Joyent to Buy Open-source Google App Engine Competitor

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Cloud-computing platform vendor Joyent said Wednesday it is buying startup Reasonably Smart, a maker of a "direct, open-source competitor" to Google's App Engine framework for quickly building and deploying Web applications that run on Google's infrastructure.

Terms of the deal were not disclosed. Like Amazon Web Services and others, the Quebec-based Joyent sells scalable computing infrastructure. Reasonably Smart's toolset will provide its customers with a "write-once/scale forever" Web application framework, according to a statement

The open-source software will be available through a paid service from Joyent, but users can also install it in their own data centers if they choose, Joyent said.

Along with big players like Google's App Engine, the Reasonably Smart software will compete with Web application platforms from startups like 10gen, which is also open-source.

Reasonably Smart's platform has developers create user interface elements in HTML (Hypertext Markup Language), write server-side code with JavaScript and use the open-source Git version control system, according to its Web site.

JavaScript is a widely used client-side language on the Web. But on the server side, it may "still be considered a scripting language that would need to stand on the shoulders of 'real' server-side languages like Java, .Net, PHP, et cetera," said Michael Coté, an analyst with Redmonk.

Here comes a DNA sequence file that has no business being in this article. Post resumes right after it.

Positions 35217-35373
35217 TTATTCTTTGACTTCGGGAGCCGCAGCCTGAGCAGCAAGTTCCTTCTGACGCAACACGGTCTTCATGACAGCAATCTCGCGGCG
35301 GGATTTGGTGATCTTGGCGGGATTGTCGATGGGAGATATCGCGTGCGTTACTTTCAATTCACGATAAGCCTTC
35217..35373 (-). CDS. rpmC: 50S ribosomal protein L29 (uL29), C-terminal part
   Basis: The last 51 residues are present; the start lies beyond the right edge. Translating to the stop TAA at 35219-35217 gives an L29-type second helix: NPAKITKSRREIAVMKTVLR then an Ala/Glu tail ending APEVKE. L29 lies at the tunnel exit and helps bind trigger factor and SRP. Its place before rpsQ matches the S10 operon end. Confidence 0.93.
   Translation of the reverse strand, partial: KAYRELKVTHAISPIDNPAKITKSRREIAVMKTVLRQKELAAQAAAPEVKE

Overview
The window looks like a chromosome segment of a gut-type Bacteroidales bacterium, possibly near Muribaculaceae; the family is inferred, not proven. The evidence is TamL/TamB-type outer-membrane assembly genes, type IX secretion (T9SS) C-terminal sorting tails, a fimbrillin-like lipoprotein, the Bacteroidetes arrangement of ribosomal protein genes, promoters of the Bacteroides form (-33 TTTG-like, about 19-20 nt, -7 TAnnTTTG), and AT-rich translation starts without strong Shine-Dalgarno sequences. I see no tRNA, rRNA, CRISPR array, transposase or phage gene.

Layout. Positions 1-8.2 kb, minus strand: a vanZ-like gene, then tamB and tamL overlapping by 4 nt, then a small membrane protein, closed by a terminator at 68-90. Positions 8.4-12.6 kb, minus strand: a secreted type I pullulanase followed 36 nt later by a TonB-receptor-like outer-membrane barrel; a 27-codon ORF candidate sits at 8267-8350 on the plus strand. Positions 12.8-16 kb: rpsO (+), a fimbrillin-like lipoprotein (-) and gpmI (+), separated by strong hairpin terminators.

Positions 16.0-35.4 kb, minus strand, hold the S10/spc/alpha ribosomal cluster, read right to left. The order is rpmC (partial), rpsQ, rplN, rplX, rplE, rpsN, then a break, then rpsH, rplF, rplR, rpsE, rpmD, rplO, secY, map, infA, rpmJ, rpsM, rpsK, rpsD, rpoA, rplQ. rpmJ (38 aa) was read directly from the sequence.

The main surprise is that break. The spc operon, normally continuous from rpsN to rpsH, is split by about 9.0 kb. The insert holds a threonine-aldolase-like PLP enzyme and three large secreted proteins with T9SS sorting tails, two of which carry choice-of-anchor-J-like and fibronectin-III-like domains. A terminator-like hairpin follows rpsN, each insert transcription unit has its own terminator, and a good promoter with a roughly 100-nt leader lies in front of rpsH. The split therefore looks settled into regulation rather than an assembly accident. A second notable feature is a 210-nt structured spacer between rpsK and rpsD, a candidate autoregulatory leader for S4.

But one Ann Arbor, Michigan, developer who works with JavaScript extensively said the language has clear strengths.

"One of the things that's great about JavaScript is that the learning curve is very smooth," said Charles Lowell, president and co-founder of The FrontSide Software, a custom software development firm. "I like its simplicity and its stripped-down nature, but as you get into it, you find it's deeply extensible."

Meanwhile, Reasonably Smart's code will likely be further refined, as it is currently in alpha.

Joyent is a little further along. Formed in 2004, the Sausalito, California, company has more than 10,000 customers of all sizes, and its systems run 25 percent of the application traffic on Facebook, according to a statement.

Company representatives could immediately not be reached for additional comment Wednesday.

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